BRIEF DESCRIPTION OF THE DRAWINGS
 FIGS. 1A-1B are diagrams of two operational states of an illustrative memristive junction element, according to one embodiment described herein;
 FIG. 2 is a perspective view of one illustrative embodiment of a nanowire crossbar architecture, according to one embodiment described herein;
 FIGS. 3A-3C are illustrative diagrams which show current paths through a portion of a crossbar memory array, according to one embodiment described herein;
 FIGS. 4A-4B are diagrams of two operational states of a memristive junction element with a stable rectification component, according to one embodiment described herein; and
 FIG. 5 is a graph illustrating the temperature-dependent and voltage-dependent behavior of a rectifying interface according to one embodiment described herein.
DETAILED DESCRIPTION OF EXAMPLE EMBODIMENTS
 Reference will now be made to the exemplary embodiments illustrated, and specific language will be used herein to describe the same. Features and advantages of the invention will be apparent from the detailed description which follows, taken in conjunction with the accompanying drawings, which together illustrate, by way of example, features of the invention.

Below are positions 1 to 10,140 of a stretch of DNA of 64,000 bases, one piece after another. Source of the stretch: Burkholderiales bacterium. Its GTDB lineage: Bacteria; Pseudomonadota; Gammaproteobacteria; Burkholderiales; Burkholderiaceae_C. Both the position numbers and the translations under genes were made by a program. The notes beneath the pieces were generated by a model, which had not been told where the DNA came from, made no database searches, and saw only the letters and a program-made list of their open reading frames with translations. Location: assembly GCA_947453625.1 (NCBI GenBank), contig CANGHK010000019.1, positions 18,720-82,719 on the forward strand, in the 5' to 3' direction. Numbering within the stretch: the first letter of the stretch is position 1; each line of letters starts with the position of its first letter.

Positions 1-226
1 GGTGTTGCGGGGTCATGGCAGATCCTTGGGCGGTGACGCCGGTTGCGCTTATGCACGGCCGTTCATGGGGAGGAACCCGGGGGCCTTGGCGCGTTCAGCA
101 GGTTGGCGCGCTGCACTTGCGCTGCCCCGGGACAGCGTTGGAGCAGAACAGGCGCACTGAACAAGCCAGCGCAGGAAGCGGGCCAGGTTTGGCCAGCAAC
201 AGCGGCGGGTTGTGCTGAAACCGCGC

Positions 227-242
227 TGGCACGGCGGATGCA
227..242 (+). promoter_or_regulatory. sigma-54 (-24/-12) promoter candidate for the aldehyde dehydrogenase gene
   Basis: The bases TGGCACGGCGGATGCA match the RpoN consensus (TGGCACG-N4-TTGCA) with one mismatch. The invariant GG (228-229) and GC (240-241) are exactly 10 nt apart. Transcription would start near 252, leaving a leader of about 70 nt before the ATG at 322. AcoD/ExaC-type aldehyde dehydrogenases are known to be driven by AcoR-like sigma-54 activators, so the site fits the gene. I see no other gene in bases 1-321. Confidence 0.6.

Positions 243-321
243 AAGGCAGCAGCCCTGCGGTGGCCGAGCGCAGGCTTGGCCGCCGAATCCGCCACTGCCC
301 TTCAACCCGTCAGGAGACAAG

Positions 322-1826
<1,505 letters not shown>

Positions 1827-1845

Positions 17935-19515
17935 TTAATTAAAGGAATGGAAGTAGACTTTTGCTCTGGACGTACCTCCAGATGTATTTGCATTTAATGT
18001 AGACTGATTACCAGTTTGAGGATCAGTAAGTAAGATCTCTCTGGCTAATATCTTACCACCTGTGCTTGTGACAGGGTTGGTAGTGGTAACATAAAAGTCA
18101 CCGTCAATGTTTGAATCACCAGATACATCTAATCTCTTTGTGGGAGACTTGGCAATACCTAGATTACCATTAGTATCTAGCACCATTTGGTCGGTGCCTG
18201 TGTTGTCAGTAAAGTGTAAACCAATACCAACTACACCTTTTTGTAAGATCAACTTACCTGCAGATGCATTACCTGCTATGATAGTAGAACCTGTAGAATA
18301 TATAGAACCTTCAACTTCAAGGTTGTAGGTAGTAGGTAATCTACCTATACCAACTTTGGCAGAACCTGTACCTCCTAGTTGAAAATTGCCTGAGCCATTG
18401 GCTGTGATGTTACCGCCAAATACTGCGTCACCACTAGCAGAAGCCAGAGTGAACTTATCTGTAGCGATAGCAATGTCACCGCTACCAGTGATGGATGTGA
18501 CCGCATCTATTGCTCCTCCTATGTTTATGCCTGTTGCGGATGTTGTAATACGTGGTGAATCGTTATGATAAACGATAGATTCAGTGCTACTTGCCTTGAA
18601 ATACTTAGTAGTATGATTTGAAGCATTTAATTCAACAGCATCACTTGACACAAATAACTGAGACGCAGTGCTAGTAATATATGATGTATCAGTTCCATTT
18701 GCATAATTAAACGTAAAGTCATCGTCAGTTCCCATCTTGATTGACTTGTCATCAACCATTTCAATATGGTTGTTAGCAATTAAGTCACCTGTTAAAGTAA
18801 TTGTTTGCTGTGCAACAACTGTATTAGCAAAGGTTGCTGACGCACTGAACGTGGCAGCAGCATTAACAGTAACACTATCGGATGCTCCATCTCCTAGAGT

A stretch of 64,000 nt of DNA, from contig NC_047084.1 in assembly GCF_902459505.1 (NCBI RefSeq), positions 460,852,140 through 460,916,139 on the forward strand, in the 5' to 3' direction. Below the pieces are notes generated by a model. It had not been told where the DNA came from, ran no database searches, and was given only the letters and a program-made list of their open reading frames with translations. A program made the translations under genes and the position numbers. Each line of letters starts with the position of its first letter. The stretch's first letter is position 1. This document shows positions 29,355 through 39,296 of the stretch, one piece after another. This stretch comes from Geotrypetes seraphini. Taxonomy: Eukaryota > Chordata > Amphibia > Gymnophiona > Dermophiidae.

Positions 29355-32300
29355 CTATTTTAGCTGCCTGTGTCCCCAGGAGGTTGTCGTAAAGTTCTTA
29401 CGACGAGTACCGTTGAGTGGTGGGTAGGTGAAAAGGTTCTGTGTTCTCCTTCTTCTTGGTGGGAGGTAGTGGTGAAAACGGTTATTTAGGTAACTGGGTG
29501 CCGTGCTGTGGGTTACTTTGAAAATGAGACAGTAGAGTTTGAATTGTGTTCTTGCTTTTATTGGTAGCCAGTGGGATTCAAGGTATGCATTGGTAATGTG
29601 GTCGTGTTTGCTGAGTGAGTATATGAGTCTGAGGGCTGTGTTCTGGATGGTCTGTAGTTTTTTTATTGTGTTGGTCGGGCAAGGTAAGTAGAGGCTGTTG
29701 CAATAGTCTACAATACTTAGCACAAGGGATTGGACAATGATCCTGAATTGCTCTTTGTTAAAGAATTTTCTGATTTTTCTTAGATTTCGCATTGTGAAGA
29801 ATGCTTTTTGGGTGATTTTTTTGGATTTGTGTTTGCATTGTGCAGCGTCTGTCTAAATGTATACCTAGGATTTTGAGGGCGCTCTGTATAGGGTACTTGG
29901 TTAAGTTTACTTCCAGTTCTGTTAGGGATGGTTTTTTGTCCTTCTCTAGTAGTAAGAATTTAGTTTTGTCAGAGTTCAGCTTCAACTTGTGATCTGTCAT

The present disclosure describes memristive junctions and devices based thereupon. The term "memristive" when used to describe a material or a component made of such a material generally refers to the ability to stably occupy one or more conduction-based activation states. This ability can be imparted to an appropriate material by introducing one or more species of dopants that can be induced to change their distribution within the material. Memristive junctions in accordance with the embodiments discussed herein exhibit the capability of occupying at least two states: 1) a state of little to no conductance to electronic current, which can be referred to as an "OFF" state; and 2) a state of increased conductance to current, which can be referred to as an "ON" state. A particular characteristic of the memristive materials and junctions is that either state can be induced by application to the junction of a sufficient switching voltage of the appropriate polarity. A further characteristic of such junctions is that, once induced, either state will persist indefinitely in the junction in the absence of such a voltage.